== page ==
Expensify went public today on the Nasdaq under the ticker “EXFY,” after spending more than a decade building out its expenditure management platform. Early results have been excellent, with the business revising its initial listing price up — and its shares still rising 40% on the first day of trade. We have previously written a lot about Expensify, including a thorough dive from my colleague Anna Heim that takes you from the company’s beginnings to its current focus on product-led growth. Meanwhile, when the business filed to go public last month, Alex Wilhelm peeked through the S-1.
However, today I had the opportunity to talk to David Barrett, founder and CEO of Expensify about why the company has opted for a traditional list instead of a SPAC or direct listing and how it transformed the post-Covid corporate expense management department. In addition, a bunch of startups like Ramp and Brex want to offer cost management solutions based on their own corporate card programs. Barrett discusses why he thinks Expensify’s IPO is the “most pro-employee IPO ever,” why he thinks expenditure management — specifically SMB expense management —a trillion-dollar market, and why he does not view Brex as a competitor in the video below.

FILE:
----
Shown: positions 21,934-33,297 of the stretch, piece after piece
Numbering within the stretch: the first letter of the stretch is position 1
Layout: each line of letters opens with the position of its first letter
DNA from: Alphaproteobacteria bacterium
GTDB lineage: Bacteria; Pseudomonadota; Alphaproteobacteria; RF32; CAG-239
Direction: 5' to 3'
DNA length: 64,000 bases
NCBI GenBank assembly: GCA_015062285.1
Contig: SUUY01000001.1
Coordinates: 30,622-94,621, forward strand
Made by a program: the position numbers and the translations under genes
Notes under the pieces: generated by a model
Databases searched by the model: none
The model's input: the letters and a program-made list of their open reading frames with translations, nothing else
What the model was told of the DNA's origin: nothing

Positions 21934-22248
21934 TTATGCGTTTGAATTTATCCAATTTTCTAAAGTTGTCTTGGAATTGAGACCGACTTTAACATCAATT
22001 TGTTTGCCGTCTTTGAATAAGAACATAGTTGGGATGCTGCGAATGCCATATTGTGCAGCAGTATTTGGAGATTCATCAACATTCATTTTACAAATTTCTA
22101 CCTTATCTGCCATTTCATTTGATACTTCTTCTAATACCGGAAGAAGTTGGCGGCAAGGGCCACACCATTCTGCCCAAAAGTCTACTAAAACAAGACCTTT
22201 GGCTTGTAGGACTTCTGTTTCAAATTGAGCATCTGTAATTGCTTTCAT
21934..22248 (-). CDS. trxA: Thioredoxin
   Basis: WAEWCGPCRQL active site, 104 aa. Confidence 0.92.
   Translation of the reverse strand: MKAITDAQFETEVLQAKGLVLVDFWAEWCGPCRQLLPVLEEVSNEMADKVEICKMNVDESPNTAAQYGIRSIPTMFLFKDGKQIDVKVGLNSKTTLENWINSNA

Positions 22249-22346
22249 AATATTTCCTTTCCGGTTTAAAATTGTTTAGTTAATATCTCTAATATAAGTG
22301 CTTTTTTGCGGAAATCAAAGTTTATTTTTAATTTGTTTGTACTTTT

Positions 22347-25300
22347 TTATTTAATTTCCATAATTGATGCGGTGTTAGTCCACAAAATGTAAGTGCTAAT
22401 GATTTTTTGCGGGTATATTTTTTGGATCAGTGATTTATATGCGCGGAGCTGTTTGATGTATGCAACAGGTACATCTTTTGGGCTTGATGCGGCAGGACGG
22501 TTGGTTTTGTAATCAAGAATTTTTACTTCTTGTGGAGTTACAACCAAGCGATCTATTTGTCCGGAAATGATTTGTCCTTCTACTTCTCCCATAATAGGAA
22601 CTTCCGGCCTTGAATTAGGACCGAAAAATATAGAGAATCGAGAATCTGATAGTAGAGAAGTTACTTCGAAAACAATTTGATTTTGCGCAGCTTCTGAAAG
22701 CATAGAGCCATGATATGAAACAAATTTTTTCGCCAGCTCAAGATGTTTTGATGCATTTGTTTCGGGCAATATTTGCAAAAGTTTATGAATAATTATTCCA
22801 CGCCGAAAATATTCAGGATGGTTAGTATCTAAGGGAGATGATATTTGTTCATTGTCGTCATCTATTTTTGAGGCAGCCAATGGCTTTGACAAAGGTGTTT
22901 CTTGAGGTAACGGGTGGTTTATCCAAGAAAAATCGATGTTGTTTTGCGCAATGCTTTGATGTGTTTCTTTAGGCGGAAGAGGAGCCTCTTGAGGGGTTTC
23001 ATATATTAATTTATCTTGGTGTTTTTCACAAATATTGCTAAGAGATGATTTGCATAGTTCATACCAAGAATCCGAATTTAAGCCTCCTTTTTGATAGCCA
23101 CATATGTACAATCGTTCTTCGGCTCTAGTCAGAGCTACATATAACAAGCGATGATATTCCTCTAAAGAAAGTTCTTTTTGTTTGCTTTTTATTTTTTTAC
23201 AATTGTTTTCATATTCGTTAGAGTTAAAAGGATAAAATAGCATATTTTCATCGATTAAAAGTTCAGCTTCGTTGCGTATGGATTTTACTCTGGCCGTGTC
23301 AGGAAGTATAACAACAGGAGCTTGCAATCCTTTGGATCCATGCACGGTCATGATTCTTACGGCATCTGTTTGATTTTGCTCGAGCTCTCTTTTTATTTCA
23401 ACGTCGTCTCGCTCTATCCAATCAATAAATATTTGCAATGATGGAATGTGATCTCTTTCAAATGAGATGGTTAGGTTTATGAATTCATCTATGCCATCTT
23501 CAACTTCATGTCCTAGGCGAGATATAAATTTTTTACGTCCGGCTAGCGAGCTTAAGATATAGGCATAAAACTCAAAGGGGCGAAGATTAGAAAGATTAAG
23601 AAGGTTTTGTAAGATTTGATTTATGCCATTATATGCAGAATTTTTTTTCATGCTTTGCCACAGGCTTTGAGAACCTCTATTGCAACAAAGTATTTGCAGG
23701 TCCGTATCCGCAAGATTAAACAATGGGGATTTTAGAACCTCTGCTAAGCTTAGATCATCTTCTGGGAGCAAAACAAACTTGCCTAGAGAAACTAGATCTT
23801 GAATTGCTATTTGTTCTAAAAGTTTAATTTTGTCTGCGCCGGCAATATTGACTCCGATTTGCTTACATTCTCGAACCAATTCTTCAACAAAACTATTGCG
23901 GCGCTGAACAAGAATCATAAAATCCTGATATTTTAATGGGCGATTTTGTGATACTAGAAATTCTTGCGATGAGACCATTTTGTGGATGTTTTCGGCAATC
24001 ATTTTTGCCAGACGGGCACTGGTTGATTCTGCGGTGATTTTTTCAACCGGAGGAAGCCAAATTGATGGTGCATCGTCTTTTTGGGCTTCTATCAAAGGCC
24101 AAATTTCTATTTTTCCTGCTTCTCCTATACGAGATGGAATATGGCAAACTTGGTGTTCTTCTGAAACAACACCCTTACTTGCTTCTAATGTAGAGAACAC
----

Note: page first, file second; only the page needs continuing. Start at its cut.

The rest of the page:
Barrett, David: We frequently asked this topic, and I believe our response is more along the lines of “Why not?” We are not optimizing for a single transaction, and we will still be the same firm in a month, a year, or ten years. However, we would want to have liquidity along that route. To be honest, I believe what is driving this is just liquidity for our early investors. Our VCs are in desperate need of cash because we have not raised money in a long time. I could wait another year and make an even better return, but I have already made such a large profit that I feel obligated to return it.
We performed a leveraged acquisition of Redpoint since we are a very lucrative firm. As a result, we provided liquidity to one of our first venture capitalists directly from our balance sheet.
That was fantastic, but at some time, we will be profitable, but not to the point where we will be able to buy out our investors for hundreds of millions of dollars every year. We will not be able to obtain that amount of liquidity.
It boiled down to this: there is no way we are not going public at some time in the future. So it is no longer a question of whether or if we should go public, it is a question of when. We have certainly reached the stage where we can go public. All of the prerequisites met. In addition, as a prosperous firm, I am looking forward to the expanded financing alternatives that come with being a public company.